Godly American Businessman: How the RNC Marketed Mitt Romney

Seeking to define himself to voters at long last, Romney showcases the two most complicated parts of his profile: Mormonism and Bain Capital. romneyRNCvsign.banner.reuters.jpg


TAMPA -- Paradoxically, the bar was high for Mitt Romney's speech to the Republican convention not because much was expected of him but because it was not.

In six years of campaigning for the presidency, he has managed to leave such a hazy and sour impression in the minds of the mass of American voters that he is barely regarded as a human being. In the days and hours leading up to Romney's big moment, delegate after delegate at the convention told me, with a glint of panicked hope in their eyes, that in Romney's speech he would finally have a chance to introduce himself -- to seem real, to be understood.

To succeed, Romney would have to give a speech so convincing that it would wash away all the preconceptions, cementing an image of himself so robust in voters' minds that the version of him in his opponents' attacks would clash with what they knew and fall flat. That, surely, was why the signs the crowd waved said "BELIEVE!" The whole project was to create, for the first time, a Romney to believe in.

To do that, Romney took a risk. The program showcased the two most difficult and avoided parts of his biography -- his religion and his business career. Was it really wise, I wondered, to make his major statement of self, in essence, "I am a Mormon who worked in private equity"? But the succession of speakers from Romney's church were genuinely moving, putting to shame the parade of politicians who had taken the stage previously. When a Massachusetts woman named Pam Finlayson told how Romney brought over Thanksgiving dinner when her daughter was undergoing brain surgery -- and how he called, 26 years later, in the middle of a presidential campaign, with condolences at her death -- the audience hushed with emotion.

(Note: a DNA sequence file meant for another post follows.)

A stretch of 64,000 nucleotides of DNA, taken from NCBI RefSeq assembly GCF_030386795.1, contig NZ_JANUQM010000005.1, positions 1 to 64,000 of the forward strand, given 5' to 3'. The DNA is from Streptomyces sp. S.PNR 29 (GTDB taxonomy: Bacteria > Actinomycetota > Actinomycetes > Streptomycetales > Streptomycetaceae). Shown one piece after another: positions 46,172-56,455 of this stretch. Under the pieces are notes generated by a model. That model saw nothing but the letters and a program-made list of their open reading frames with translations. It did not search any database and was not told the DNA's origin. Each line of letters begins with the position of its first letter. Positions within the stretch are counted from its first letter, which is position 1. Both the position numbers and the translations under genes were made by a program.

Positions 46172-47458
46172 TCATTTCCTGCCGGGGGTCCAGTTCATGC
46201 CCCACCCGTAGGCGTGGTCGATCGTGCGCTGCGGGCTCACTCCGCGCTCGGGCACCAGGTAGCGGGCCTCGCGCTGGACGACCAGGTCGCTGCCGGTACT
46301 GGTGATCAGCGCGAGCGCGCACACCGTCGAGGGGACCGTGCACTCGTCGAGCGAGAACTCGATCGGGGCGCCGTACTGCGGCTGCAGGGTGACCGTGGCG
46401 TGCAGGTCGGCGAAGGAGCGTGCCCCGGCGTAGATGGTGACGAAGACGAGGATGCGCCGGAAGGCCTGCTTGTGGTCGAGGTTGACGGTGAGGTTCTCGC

The pro-Bain campaign was a bit less successful. Bob White, Romney's ubiquitous friend from his Bain days, spoke mostly in generalities about what he called an "investment firm." Tom Stemberg, the founder of Staples, ruined a potentially good tale of an entrepreneur with a dream by veering instead into a talk-radio-worthy partisan rant against Romney's enemies who "just don't get it!" And a parade of former Olympic athletes, while inspiring and patriotic, just didn't seem relevant.

At this point, something must be said about Clint Eastwood, the 82-year-old Hollywood star whose endorsement was deemed to be so potent and desirable that he was allowed to take the stage totally without a script, accompanied by an empty chair. The chair turned out to be a stand-in for an imaginary President Obama, with whom Eastwood proceeded to have a dialogue. The result was surely the most surreal moment in modern political convention history, about which there is little to be said except that you must see it for yourself. Afterward, a Romney campaign aide dryly told reporters Eastwood's remarks had been "ad-libbed."

Fortunately for Romney, the next speaker was the Republican Party's hands-down greatest public speaker, Florida Sen. Marco Rubio, who made a remarkable recovery from the Eastwood madness. And then it was Romney's turn.

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Molly Ball is a staff writer covering national politics at The Atlantic.

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